Abbreviations: annual exacerbator, AE-COPD/year ≥ 1; BE, bronchiectasis; CB, chronic bronchitis.

Of the 148 patients with BE, the proportion of annual exacerbators was higher in the BE/CB group than the BE-only group (40.4% vs 24.0%, respectively, p = 0.037, Table 3). Time to the first COPD exacerbation was shorter and the exacerbation risk was higher in the BE/CB group than the BE-only group (Supplementary Figure 1).

Logistic regression analysis was performed to analyze risk factors for annual exacerbation of COPD (exacerbations/year ≥ 1). Blood eosinophil count, hs-CRP level, the presence of BE, type of BE, and modified Bhalla score were not associated with annual AE-COPD. Table 4 lists the data: after adjusting other variables, including age, BMI, FEV1, mMRC, and EI, the BE/CB group had a significant association with annual AE-COPD (p = 0.045). The CB-only group had a tendency to be associated with annual AE-COPD (p = 0.088), while the BE-only group did not (p = 0.866).

Table 4 Risk Factors Associated with Annual Exacerbation of COPD (Exacerbation /Year ≥ 1) in COPD Patients

Comparison of Mortality According to BE and CB Symptoms

In total, 63 patients (16.2%) died during the follow-up period. The most common cause of death was respiratory failure (16 patients). Other causes were pneumonia (11 patients), lung cancer (8 patients), cancers other than lung cancer (7 patients), myocardial infarction (4 patients), and suicide (1 patient). The cause of death was unclear in 16 patients. As the cause of death was unidentified in 25.4% of cases, only all-cause mortality was used for survival analysis. Kaplan–Meier survival curve analysis revealed no significant differences in mortality according to BE and/or CB symptoms (Figure 3). Clinical parameters associated with death were age, BMI, and 6MWD after adjusting other variables, including FEV1, mMRC, frequent exacerbation, and EI (Table 5).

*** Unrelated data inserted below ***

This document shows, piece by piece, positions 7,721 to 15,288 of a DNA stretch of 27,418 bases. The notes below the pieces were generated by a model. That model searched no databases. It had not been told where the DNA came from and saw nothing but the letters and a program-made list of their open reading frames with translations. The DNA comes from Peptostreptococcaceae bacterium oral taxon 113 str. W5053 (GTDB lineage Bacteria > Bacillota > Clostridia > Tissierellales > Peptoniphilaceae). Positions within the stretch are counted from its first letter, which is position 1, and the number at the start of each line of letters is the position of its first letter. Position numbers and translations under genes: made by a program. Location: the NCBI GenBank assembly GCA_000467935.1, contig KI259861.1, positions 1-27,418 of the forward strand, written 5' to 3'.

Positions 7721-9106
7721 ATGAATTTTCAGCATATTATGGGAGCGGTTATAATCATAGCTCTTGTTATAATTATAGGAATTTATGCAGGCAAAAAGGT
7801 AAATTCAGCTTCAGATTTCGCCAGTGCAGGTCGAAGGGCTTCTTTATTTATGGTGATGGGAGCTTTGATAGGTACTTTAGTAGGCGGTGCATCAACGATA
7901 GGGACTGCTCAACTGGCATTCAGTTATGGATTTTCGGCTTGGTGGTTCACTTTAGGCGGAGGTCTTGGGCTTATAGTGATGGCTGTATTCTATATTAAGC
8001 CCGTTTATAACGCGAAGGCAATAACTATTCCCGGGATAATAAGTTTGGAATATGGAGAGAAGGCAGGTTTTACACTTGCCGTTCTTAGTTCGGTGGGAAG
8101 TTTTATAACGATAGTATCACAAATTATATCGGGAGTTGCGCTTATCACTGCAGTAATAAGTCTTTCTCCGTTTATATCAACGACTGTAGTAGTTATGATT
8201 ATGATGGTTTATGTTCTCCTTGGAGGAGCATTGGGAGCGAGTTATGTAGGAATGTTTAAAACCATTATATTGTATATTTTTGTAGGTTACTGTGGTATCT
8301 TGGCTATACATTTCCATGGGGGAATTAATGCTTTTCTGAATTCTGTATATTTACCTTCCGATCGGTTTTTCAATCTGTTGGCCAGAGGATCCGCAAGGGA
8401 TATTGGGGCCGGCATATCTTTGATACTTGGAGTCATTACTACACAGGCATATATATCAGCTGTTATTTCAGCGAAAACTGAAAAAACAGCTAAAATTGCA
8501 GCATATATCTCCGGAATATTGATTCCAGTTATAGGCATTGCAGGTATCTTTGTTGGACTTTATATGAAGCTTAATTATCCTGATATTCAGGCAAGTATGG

Table 5 Risk Factors for Mortality by Cox Proportional Hazards Model

Figure 3 Kaplan–Meier survival analysis among groups.

Abbreviations: BE, bronchiectasis; CB, chronic bronchitis.


We found that COPD patients with BE accompanying CB symptoms (BE/CB group) were significantly associated with acute exacerbation, which was not the case in BE-only, CB-only, or no BE/CB groups. Based on our study, simply investigating symptoms of CB will improve prediction of prognosis in COPD patients with accompanying BE.

Because BE is included as one of the comorbidities of COPD in the 2014 GOLD guidelines,1,2 accompanying BE has been suggested to be a prevalent and important prognostic marker. We found the presence of BE in as many as 38% of the patients on chest CT, although we excluded patients showing abnormal findings on chest X-ray, including BE, at the time of enrollment.